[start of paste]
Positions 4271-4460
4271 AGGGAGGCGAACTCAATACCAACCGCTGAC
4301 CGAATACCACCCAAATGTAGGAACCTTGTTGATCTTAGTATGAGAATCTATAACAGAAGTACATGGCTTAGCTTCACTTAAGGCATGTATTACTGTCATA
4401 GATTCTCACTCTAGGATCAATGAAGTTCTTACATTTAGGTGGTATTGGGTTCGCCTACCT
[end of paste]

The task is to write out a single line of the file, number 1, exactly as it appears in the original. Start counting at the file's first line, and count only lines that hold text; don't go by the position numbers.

Positions 4271-4460